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I see it all the time. Businesses using watermarked images from stock photography libraries on their social media channels and blog posts, even in some cases on their web pages and printed materials. If you use a watermarked image on any of your marketing materials, digital or print, without written permission from the rights holder then you are infringing the copyright of that watermarked image.
In the main, the perpetrators of this heinous (okay, let’s say naughty) crime are completely unaware of the rules of copyright and don’t know that they are in fact, breaking the law. However, if you did end up in court, then a plea of “I didn’t know it was wrong!” probably won’t work as a defence strategy. So, I suggest that in order to avoid that scenario you read on and we keep you a law-abiding citizen.
In this blog post, I’m going to help guide you into some free image resources that will keep you on the right side of the law and will also make your brand look like a much more professional operation.
But I can’t afford to pay for images!
The true cost of not paying for stock images.
Okay, this is something I hear a lot – “I can’t afford to / don’t want to pay for images”
There are lots of stock photography libraries out there that have free images that you can use commercially, you simply need to search on Google and they will appear, but, I am going to save you from having to do that. At the bottom of this blog, I have left a list of stock libraries where you can utilise their images for free.
The quality of some of the images from these sites isn’t the greatest, but then, you are getting to use the images for nothing, so really, you can’t complain. The images you will have access to can be by amateur photographers and designers or images that paid for libraries have released from their catalogues.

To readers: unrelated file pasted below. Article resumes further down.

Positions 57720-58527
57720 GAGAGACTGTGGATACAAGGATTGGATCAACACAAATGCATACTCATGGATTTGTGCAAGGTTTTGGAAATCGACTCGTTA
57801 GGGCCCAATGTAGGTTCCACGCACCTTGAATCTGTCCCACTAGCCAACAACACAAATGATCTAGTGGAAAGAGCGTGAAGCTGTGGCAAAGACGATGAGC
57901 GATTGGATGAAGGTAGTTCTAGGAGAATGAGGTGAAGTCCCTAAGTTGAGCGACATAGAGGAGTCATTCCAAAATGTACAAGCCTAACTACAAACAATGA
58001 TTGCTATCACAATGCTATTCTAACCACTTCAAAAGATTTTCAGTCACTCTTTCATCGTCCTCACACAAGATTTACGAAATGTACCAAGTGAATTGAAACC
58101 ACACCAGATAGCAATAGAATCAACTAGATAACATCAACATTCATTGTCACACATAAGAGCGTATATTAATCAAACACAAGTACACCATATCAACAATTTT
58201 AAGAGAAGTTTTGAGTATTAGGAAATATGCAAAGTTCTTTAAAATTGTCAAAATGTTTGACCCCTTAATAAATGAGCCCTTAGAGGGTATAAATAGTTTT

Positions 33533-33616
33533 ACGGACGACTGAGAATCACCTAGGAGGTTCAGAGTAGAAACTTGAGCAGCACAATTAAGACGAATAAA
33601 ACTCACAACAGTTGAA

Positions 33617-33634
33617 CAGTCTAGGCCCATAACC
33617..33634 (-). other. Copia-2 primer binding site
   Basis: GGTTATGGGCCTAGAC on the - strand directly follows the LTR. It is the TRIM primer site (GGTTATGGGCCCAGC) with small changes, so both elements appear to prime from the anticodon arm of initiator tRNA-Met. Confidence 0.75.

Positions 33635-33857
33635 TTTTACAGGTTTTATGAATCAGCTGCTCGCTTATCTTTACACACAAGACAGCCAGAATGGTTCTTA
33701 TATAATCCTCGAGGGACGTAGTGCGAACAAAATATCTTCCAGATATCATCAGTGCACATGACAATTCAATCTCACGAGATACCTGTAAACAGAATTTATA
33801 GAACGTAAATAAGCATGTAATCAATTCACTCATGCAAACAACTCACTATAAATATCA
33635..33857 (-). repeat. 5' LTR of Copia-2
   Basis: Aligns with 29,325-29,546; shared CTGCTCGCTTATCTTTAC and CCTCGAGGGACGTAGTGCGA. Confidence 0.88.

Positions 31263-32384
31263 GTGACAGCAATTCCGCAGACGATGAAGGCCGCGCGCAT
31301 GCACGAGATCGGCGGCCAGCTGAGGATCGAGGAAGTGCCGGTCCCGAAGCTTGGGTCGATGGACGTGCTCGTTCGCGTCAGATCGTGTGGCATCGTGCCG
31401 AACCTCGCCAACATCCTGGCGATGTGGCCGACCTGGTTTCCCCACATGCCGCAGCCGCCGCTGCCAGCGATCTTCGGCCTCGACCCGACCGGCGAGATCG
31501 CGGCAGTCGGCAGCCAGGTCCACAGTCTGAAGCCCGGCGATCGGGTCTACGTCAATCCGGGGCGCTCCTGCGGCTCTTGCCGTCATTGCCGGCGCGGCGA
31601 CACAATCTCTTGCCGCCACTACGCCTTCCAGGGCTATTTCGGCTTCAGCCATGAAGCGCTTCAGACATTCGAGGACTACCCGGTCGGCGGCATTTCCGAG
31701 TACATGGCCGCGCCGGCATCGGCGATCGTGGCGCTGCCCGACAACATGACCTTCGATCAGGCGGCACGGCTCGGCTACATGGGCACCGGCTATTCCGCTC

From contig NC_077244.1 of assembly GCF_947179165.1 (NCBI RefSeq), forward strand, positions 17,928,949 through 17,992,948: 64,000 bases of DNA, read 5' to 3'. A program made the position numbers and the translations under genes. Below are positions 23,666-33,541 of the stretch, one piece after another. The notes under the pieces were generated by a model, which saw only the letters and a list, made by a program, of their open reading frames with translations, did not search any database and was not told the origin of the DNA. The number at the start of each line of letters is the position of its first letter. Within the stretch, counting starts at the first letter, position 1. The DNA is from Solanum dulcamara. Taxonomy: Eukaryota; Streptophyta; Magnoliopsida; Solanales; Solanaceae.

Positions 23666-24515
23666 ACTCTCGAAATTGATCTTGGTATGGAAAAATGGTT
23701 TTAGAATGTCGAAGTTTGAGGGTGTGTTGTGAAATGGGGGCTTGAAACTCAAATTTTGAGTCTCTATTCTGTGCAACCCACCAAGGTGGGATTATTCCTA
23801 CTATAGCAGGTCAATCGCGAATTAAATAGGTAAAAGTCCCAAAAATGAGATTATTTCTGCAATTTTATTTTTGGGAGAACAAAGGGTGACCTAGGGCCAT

If you are using a watermarked image from a stock library that requires royalty use payments, then you are taking money away from the photographer that took that image. Why should a business or individual be able to take and use someone else’s work without paying the artist or creative that generated that work?
Many photographers make a living by selling their images on stock library websites. People casually lifting and using watermarked versions because they don’t want to pay are essentially stealing money from both the company that lists the image and also the creative that owns the copyright to the image.
You know it looks unprofessional right?
Don’t lose the trust of your audience.
One of the biggest problems of using watermarked images is that it looks downright unprofessional and is damaging to your brand as a direct result of that. You also come off looking like a cheapskate.
Remember, EVERYTHING that you do has an impact on how people view your brand and a simple thing like using a watermarked image can set off doubts in people’s minds as to other areas of your business and how you operate.
You don’t want your audience looking at your branding channels and thinking you are stealing photographs. One of the main objectives that all brands need to achieve is trust. Anything that can put the trust between you and your audience onto shaky ground should be avoided at all costs.
If you haven’t got the time to search for a free stock image then rather than use a watermarked one from a quick Google image search, don’t use one at all. Add it in later when you do have the time or hold off publishing until you have a suitable image.
Is it really worth negatively impacting your brand for the sake of not paying £1 in some cases for an image that you really want?
Free image resources
Never need to use a watermarked image again.
The following websites all offer images that are free for you to use. However, as websites change frequently, I would suggest that you take a moment to check their image usage guidelines. Even though images are free to use, certain sites require you to leave an accreditation detailing the source of the image, so please check and keep to the rules.
A closing question for you
Have you any examples of businesses using watermarked images on their branding materials? If you do, then maybe you can point them in the direction of this blog post.
I hope you found this blog post useful. If you did, then please feel free to share the page link with others.
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